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33 Blood-based tumor mutation burden (bTMB) predicts response to immune checkpoint blockade-based combination therapy (ICBC) in advanced non-small cell lung cancer (NSCLC): a real-world (RW) analysis
  1. Sean Gordon1,
  2. Bruna Pellini2,
  3. Reagan Barnett1,
  4. Jiemin Liao1,
  5. Katie Quinn1,
  6. Sara Wienke1,
  7. Leylah Drusbosky1,
  8. Nicole Zhang1,
  9. Martina Lefterova1,
  10. Lauren Lawrence1,
  11. Lesli Kiedrowski1,
  12. Ross Eppler1,
  13. Justin Odegaard1 and
  14. Han-Yu Chuang1
  1. 1Guardant Health, Inc., Redwood City, CA, USA
  2. 2Moffitt Cancer Center and Research Institute, Tampa, FL, USA
  • Journal for ImmunoTherapy of Cancer (JITC) preprint. The copyright holder for this preprint are the authors/funders, who have granted JITC permission to display the preprint. All rights reserved. No reuse allowed without permission.


Background Studies have shown that high TMB (≥10mut/MB on tissue) across solid tumors is associated with improved overall survival (OS) in patients (pts) treated with ICBC. For a subset of pts, including those with insufficient tissue, blood-based TMB analysis may be more feasible. Here, we report RW outcomes of bTMB-low (bTMB-L) and -high (bTMB-H) advanced NSCLC pts treated with ICBC therapies.

Methods Outcomes were assessed using the Guardant INFORM database. Previously untreated (1L) pts with NSCLC tested with G360 from Sept 2018-Sept 2022 receiving ICBC (often combined with chemo) within 90 days after G360 testing were identified. ICBC-treated pts were compared to those treated with chemo alone. Cox-proportional hazard (CPH) estimates were used to examine time to next treatment (TTNT) and OS. Gender, age, and comorbidities were included in the CPH model, and maximum somatic variant allele fraction (MSAF) was used as a stratifying factor. bTMB-H was defined according to the 80th percentile of G360 NSCLC bTMB as ≥20mut/MB and bTMB-L as <20mut/MB.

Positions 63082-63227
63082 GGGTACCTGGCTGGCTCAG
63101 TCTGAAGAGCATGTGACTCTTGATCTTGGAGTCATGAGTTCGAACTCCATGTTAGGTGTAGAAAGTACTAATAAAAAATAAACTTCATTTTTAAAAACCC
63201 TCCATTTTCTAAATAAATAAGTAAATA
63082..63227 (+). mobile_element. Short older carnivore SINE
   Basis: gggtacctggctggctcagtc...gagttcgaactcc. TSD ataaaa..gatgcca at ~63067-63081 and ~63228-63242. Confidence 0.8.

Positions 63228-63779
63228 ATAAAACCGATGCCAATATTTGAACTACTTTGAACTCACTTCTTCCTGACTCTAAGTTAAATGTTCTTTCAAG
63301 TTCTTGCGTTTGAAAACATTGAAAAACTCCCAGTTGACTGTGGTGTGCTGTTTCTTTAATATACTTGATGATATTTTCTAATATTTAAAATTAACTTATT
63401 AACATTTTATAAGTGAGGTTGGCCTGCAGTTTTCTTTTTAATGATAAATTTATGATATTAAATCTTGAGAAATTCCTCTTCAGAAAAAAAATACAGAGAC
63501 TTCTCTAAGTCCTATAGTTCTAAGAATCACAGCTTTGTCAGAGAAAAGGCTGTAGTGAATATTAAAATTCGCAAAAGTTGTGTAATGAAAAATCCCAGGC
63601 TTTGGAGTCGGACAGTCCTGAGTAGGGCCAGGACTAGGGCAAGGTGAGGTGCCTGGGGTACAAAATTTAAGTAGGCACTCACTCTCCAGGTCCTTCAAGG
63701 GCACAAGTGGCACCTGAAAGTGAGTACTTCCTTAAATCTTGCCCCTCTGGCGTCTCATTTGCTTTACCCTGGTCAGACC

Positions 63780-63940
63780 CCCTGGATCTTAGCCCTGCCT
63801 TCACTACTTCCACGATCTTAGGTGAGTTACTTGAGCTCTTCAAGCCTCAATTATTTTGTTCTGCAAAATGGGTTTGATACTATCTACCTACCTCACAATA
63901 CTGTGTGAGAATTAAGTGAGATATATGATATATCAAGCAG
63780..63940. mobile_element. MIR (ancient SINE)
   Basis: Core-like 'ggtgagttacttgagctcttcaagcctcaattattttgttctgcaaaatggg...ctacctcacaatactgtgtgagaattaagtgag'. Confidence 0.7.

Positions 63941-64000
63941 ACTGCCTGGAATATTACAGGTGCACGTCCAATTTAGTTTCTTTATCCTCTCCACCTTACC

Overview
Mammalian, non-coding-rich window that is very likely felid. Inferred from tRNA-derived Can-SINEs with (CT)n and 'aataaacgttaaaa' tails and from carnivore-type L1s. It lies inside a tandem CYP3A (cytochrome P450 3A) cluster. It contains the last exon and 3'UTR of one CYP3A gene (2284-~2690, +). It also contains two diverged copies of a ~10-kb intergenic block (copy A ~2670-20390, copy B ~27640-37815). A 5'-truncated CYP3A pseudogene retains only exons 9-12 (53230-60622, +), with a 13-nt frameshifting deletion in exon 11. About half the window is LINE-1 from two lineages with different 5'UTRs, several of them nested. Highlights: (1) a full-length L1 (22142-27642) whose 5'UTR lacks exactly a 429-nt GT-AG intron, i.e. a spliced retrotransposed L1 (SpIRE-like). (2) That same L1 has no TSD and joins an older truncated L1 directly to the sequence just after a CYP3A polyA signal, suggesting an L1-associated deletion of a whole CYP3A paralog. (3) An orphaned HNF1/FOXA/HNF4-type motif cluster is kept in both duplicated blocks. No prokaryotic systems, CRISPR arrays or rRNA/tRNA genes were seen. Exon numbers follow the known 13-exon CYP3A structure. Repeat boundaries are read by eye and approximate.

Results 1,059 pts with advanced NSCLC received 1L ICBC, and 82% (n=873) were evaluable for bTMB. Among evaluable pts that received ICBC, bTMB-H (n=243) status was associated with significantly longer TTNT (13.3 vs 9.9 mo; HR=0.53, p=0.005) and OS (HR=0.58; p=0.02) compared to bTMB-L. For pts treated with chemotherapy alone, bTMB-H status was not associated with significantly longer OS (HR=0.96, p=0.92, bTMB-L as reference group) nor TTNT (HR=1.23, p=0.31). Within the ICBC group, bTMB-H pts without mutations in (EGFR, ERBB2, KIT, STK11, or KEAP1 had longer OS (HR=0.34, p=0.009) and TTNT (15.7 vs 9.9 mo; HR=0.36, p=0.007) as compared to pts with bTMB-L. Similarly, for pts treated with chemotherapy alone, bTMB-H pts without mutations did not have longer OS (HR=0.96, p=0.94) nor TTNT (HR=1.44, p=0.14) compared to bTMB-L pts. Pts with bTMB non-evaluable (n=186), with low levels of ctDNA (median non-evaluable MSAF of 0.4 vs MSAF of 3.4 for evaluable), had significantly longer TTNT (11.6 vs 9.9 mo; HR=0.67, p=0.02) and OS (HR=0.58, p=0.008) than bTMB-L (n= 630) pts, but did not have significantly longer TTNT (HR=0.87, p=0.50) or OS (HR=0.74, p=0.20) than bTMB-H (table 1).

Conclusions These data provide evidence that bTMB effectively identifies pts who are more likely to benefit from ICBC, particularly when combined with broad genomic profiling for variants associated with lack of benefit. Moreover, these findings demonstrate the ability of a combined RW clinicogenomics database to validate existing biomarkers as well as discover and validate new candidates.

Ethics Approval This study used a deidentified database in accordance with US patient confidentiality requirements set forth in Sections 164.514 (a)–(b)1ii of the Health Insurance Portability and Accountability Act (HIPAA) regarding the determination and documentation of statistically deidentified data.

Abstract 33 Table 1

Outcomes for patients receiving 1L ICB + chemo by biomarker status

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